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Broadnax takes short-sighted approach to fixing Tacoma's fiscal crisis

By Tracey A. Thompson
Published in the Tacoma News Tribune
October 10, 2012

In proposing massive cuts to critical public services and the elimination of 217 jobs over the next two years, Tacoma’s new city manager is taking the wrong approach to solving the city’s longstanding budget crisis.

Instead of seeking to develop more measured, long-term solutions that will help balance the budget, save jobs and maintain vital services, T.C. Broadnax wants to solve the city’s colossal structural problem overnight.

It is understandable that Broadnax might want to gain control of the situation. After all, Tacoma officials have known about the fiscal train wreck for years, yet they have been unwilling to make the hard choices that would put the city back on track.

The problem is that most of the city manager’s proposals are far too radical and would have a devastating impact on the local economy and the city’s infrastructure.

The loss of more than 200 local jobs would weaken a fragile economy struggling to recover. It would push more Pierce County families toward the brink of bankruptcy and foreclosure, and it would further drain city coffers by adversely impacting municipal revenue streams.

Perhaps the greatest impact on city residents would be felt in the loss of vital services.

The workers whose jobs are at risk make indispensable contributions to our communities. They help keep us safe, and they improve our quality of life by plowing our roads, maintaining our streets and providing library programs for our children.

In a recent survey, Tacoma voters identified basic street maintenance as their top priority; yet proposed cuts would cripple the city’s ability to maintain and keep roads safe during snow emergencies.

Cities without safe streets, decent libraries and functioning public works departments are the ones that wind up on those notorious top 10 lists of most unlivable in the country. That may well be where Tacoma is headed unless corrective action is taken now.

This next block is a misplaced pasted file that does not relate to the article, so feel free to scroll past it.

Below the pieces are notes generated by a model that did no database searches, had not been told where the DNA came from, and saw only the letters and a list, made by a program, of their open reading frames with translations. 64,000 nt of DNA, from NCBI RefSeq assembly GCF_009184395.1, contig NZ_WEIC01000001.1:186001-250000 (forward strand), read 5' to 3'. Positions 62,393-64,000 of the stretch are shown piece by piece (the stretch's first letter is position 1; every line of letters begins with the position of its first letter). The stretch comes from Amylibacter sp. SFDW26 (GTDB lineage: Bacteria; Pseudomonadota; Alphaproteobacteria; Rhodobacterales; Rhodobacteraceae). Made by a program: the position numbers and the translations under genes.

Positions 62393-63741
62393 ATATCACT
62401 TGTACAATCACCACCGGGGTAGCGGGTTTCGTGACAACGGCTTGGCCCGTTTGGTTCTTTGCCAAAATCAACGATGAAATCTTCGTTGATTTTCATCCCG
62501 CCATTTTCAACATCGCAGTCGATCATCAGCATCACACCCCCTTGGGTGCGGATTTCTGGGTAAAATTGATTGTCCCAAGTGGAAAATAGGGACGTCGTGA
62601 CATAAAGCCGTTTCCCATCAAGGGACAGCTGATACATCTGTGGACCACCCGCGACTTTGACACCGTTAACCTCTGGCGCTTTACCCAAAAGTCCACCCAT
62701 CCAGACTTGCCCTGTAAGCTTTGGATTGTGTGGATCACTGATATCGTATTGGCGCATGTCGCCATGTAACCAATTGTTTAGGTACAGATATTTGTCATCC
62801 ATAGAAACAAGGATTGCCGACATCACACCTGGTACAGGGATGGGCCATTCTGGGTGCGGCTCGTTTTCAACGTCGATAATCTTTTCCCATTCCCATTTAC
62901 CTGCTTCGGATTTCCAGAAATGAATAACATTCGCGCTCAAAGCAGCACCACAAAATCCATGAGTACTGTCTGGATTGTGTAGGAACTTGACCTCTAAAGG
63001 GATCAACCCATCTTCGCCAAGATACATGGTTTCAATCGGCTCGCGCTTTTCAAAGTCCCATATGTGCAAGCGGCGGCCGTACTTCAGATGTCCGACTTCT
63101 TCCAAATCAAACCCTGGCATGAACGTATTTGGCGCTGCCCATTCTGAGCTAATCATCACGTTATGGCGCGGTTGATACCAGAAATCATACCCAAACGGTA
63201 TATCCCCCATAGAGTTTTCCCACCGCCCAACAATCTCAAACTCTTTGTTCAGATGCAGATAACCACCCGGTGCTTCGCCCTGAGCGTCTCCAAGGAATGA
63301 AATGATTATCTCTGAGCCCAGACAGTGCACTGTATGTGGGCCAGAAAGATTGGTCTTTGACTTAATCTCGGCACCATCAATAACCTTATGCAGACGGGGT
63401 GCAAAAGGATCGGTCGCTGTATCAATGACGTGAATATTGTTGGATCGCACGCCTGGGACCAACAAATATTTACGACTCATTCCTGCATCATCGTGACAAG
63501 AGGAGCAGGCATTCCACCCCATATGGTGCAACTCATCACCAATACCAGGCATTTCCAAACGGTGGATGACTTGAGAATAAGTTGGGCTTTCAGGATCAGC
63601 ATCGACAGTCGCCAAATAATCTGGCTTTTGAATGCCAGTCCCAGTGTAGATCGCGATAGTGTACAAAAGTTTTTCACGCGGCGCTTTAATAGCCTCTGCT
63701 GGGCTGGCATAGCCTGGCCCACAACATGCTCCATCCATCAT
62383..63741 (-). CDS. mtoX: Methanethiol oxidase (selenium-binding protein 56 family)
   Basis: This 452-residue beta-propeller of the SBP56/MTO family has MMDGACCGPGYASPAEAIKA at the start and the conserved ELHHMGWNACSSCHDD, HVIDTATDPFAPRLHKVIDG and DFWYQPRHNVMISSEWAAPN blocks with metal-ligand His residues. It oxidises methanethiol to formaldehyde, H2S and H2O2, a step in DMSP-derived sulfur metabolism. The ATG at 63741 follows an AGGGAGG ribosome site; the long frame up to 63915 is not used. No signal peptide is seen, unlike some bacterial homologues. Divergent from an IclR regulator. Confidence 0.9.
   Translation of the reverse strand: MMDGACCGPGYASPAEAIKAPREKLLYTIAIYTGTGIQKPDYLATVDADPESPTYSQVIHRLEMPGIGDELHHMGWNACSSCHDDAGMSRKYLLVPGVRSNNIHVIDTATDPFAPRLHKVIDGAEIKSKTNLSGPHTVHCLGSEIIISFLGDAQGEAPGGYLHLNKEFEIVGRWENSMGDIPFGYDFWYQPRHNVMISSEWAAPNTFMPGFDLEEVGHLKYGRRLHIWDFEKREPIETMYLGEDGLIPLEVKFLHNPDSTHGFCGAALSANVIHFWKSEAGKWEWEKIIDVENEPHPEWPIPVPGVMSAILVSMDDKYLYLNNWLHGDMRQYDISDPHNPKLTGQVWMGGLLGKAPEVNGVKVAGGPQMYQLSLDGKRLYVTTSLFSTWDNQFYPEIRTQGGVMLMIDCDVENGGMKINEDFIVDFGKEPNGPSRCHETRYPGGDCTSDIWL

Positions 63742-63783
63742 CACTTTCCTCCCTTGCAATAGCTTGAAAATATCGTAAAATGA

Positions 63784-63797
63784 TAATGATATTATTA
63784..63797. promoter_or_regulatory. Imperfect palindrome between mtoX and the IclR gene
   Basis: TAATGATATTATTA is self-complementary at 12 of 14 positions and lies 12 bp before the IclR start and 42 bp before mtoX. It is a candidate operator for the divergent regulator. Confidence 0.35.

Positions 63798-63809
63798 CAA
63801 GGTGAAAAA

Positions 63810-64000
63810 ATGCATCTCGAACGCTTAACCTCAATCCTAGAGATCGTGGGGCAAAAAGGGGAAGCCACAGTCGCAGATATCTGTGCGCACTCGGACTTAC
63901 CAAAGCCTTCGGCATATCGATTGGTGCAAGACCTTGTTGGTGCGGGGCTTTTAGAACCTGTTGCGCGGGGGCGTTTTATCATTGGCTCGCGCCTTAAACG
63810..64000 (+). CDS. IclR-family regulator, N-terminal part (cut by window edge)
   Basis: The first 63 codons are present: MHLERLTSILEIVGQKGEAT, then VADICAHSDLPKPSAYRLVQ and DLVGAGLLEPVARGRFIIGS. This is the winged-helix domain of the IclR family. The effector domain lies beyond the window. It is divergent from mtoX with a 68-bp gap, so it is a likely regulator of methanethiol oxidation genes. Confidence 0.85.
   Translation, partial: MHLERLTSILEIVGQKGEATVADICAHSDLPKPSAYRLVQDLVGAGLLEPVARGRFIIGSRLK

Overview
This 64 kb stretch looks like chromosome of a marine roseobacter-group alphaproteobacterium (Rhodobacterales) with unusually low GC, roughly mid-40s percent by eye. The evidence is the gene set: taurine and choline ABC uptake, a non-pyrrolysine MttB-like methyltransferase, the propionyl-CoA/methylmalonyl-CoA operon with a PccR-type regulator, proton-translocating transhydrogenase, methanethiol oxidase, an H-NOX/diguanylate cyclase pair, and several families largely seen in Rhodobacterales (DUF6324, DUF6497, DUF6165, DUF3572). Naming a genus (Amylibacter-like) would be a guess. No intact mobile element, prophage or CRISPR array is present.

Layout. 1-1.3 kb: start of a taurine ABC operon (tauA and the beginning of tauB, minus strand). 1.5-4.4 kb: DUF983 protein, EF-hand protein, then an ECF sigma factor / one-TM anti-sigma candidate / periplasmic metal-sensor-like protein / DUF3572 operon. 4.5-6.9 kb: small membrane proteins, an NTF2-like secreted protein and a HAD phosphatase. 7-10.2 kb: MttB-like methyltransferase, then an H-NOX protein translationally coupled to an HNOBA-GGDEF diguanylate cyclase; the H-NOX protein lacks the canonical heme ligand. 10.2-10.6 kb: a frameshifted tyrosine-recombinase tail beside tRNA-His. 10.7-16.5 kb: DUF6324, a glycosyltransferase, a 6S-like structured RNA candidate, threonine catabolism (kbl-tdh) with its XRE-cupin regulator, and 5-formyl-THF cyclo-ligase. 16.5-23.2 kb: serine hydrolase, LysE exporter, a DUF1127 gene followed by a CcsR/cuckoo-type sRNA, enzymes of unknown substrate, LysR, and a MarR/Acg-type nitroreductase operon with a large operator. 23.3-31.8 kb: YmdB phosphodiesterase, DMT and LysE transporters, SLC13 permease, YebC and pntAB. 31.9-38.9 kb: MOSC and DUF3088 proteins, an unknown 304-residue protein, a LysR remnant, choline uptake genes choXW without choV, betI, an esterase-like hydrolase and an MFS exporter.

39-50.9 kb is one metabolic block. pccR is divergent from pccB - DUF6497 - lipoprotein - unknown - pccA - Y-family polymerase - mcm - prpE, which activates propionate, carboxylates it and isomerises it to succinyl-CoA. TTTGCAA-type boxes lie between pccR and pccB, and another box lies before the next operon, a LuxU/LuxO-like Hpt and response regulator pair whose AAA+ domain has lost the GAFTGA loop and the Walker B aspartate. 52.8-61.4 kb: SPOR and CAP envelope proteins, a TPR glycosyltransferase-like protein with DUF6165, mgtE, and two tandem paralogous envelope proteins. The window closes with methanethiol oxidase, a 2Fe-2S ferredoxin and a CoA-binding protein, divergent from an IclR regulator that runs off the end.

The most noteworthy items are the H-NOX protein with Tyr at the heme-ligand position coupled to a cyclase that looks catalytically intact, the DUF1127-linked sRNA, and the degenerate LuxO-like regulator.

To find a viable solution to the problem, it is useful to understand the root cause of the crisis. The city’s budget mess has little to do with worker salaries and benefits, which are on par with those of other comparable municipal and private-sector employees across the country.

Instead, the city has a structural problem: Revenues have steadily decreased over time due to misguided ballot initiatives and inaction on the part of the Legislature. That trend needs to be reversed. Meanwhile, the demand for services has continued to increase.

In the last decade, Tacoma has taken great strides to improve the quality of life for its residents. It has developed a healthy port, restored its historic waterfront district and revitalized many city neighborhoods.

The question before the mayor, the council and indeed the voters is simple: Do we want to invest in our city, build a strong economy with good, middle-class jobs, safe neighborhoods, and vibrant civic and cultural institutions, or do we want to see more potholes and more crime as we let our city crumble and fall apart?

What kind of city do we want to become?

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